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ADOPTING A PURPOSE AND MISSION STATEMENT


Typing a Mission Statement

WHY SHOULD YOUR SMALL BUSINESS ADOPT A PURPOSE AND MISSION STATEMENT, and maybe even a VISION STATEMENT?

Developing a well thought-out and principled ‘Purpose and Mission Statement’ is one of the most important foundational tasks a business owner can perform. Unfortunately, many companies simply create them because it’s the “thing” to do, or to use them as a marketing ploy to place on a plaque in the lobby. However, when viewed as a list of CORE or GUIDING PRINCIPLES, they will provide incredible depth and direction for your small business.

First, let’s clear up any confusion about the difference between these three documents:

     

  • PURPOSE STATEMENT: Why has your organization decided to make a difference in the marketplace? What’s your ultimate goal? Why do you exist?
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  • MISSION STATEMENT: This is the path you’re going to follow to achieve your purpose. It will be the basis of your decisions and will ultimately determine if you are successful in achieving your goals. Another way to consider a Mission Statement is to view it as your key list of core or guiding principles. It’s your opportunity to clearly define your company’s goals, ethics, and culture.
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  • VISION STATEMENT: This is basically what you expect to find when you’ve completed your Mission. What does the end result look like? Of the three statements, this one is the most esoteric and difficult to quantify or qualify. Although some are very well written, a brief Google search will show that, in many cases, it consists of a lot non-meaning “fluff.” As such, I’m going to focus this blog on the Purpose and Mission Statements. If you’re interested in learning more about creating a Vision Statement, a good article is located at http://www.businessnewsdaily.com/3882-vision-statement.html.

 

WHAT ARE THE REAL BENEFITS TO A POLICY AND MISSION STATEMENT?

There are a lot of solid business reasons to put thought and effort into developing functional and realistic Purpose and Mission Statements: 

     

  • STRATEGIC PLANNNING: If honestly thought out and implemented, they become the basis for most of the business decisions you’ll make, as well as a compass to determine if you’re on the right path. Creating these documents make you actually stop and focus on the goals and processes of your business; a way to get you working ON your business rather than IN it.
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  • EMPLOYEE EVALUATIONS: When seriously implemented in a business, they can be a key point in the evaluation of employees. If employees know that this will be part of their performance appraisal, they’ll be motivated to review them periodically so they can stay focused on the principles that the company was founded on.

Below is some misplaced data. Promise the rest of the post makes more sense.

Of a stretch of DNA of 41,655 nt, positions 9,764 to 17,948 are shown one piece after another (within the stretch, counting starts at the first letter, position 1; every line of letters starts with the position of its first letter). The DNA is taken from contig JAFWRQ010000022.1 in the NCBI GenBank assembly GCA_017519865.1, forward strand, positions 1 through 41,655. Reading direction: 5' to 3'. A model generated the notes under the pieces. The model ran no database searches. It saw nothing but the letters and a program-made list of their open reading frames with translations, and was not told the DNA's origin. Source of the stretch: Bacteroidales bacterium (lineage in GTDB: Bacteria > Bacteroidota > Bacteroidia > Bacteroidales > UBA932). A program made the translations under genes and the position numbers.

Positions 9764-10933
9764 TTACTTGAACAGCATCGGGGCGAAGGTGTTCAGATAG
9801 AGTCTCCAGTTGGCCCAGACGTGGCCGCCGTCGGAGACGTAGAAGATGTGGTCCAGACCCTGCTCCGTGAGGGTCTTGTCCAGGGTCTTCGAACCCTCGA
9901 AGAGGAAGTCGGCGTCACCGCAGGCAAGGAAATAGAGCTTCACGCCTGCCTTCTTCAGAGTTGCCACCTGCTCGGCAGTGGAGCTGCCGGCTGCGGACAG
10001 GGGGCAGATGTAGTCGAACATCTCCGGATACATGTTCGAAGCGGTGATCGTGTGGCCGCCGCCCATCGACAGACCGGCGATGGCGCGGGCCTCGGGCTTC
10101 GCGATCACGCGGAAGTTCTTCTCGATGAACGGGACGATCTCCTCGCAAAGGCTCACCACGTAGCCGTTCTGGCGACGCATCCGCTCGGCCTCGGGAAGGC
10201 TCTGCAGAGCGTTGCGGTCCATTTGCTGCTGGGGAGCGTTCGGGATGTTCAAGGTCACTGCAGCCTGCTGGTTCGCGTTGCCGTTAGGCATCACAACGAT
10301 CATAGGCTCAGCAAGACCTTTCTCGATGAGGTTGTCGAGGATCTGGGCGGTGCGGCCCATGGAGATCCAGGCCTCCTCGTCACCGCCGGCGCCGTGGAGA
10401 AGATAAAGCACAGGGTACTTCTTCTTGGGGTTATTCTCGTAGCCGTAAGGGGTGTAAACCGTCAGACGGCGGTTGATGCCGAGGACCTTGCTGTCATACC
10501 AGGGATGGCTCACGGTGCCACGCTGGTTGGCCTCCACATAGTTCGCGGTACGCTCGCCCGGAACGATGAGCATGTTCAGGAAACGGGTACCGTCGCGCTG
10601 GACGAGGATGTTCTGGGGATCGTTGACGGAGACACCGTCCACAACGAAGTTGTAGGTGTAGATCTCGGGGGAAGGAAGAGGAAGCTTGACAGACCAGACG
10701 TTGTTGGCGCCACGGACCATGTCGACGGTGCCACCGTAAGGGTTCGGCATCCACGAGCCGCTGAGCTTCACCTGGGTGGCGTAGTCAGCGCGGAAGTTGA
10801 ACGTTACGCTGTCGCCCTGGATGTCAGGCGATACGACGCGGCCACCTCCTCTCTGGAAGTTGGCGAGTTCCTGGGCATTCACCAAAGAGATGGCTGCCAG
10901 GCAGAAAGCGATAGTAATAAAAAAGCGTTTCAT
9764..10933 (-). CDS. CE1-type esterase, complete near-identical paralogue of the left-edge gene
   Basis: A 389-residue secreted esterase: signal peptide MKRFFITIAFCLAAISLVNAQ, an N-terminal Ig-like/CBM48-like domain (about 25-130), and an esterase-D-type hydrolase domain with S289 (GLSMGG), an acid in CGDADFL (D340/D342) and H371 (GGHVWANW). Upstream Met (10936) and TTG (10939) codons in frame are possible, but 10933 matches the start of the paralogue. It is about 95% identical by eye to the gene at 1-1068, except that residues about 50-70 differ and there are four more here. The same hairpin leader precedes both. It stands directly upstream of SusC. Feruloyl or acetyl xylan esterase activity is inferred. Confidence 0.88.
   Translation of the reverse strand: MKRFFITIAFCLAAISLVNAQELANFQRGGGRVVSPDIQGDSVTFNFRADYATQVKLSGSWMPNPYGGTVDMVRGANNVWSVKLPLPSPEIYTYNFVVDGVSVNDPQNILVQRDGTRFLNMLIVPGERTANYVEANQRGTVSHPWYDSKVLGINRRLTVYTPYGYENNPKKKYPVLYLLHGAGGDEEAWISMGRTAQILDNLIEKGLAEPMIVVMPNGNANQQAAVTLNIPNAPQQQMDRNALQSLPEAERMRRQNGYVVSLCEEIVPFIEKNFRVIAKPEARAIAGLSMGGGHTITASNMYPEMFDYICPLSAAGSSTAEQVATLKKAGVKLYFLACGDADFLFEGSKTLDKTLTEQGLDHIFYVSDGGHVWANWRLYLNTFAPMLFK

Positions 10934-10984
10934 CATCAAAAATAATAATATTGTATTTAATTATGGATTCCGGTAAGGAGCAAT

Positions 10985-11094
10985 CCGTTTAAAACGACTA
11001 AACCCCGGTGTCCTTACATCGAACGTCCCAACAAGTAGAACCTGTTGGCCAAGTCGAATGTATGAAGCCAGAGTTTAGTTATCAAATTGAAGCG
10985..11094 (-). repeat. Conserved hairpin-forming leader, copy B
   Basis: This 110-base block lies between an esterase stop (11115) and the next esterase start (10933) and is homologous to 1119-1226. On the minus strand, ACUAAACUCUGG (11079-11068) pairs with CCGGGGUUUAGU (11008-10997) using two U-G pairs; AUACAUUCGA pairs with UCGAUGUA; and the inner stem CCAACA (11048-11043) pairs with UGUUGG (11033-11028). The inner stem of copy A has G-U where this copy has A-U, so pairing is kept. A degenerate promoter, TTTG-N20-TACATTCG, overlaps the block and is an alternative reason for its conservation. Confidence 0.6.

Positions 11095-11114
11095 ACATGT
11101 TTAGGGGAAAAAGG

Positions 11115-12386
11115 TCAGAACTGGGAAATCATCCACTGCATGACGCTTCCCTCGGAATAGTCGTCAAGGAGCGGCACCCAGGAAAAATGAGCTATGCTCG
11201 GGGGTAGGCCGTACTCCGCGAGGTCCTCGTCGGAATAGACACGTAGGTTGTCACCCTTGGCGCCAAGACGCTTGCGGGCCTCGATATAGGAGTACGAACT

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  • PROVIDES A POINT OF BUSINESS EVALUATION: Every business has successes and failures as it moves beyond the start-up phase, and it’s easy to sway off-course.   Periodic self-evaluations of adherence to these core principles can help in this navigation.
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  • PRINCIPLES NEVER CHANGE: There’s an old saying: “Policies and procedures will change with time and circumstance, but guiding principles should never change.” When Purpose and Vision statements are created with serious thought and reflection, they can provide the unchanging foundation that will survive the many changes and challenges your business will inevitably face.

 

HOW TO WRITE PURPOSE AND VISION STATEMENTS

There are many good ‘how-to’ guides on the internet, so I’ll simply provide some quick guidelines here: 

     

  • PURPOSE STATEMENT: Write down a summary of what it is that you want to accomplish in the marketplace. Keep it customer-centric – all about the benefits to those who will use your service.   What perceived value will the customer receive, or define how their life will be better because of your business.
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  • MISSION STATEMENT: Again, keep this very customer-centric: It’s all about the customer and the principles you will be using to guide how they will receive your product or service.
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  • REVIEW, REVIEW, AND REVIEW SOME MORE: Don’t make this something on a To Do list that you’ll write and then check off. Let it percolate. Run it past your key stakeholders, employees, and maybe even some customers that you have a good rapport with. Re-read it and tweak it as necessary until you’re very sure that they encompass your core beliefs and principles. The point is to make these documents as real and authentic as possible rather than flowery phrases that really have no meaning.
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  • IT’S NEVER TOO LATE TO START: Even if you’ve been in business for a long time and never went through this exercise, put some time aside and give it some thought.
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I hope I’ve been able to pass along the value of not only creating, but using these documents as a daily guide in your decision making. Click here if you’d like to see Daybreak’s Purpose and Mission Statements. In fact, we take them so seriously that we consider them to be our guarantee of service, and they have served us well. 

Thank you for your time.
 
Jeff Mehl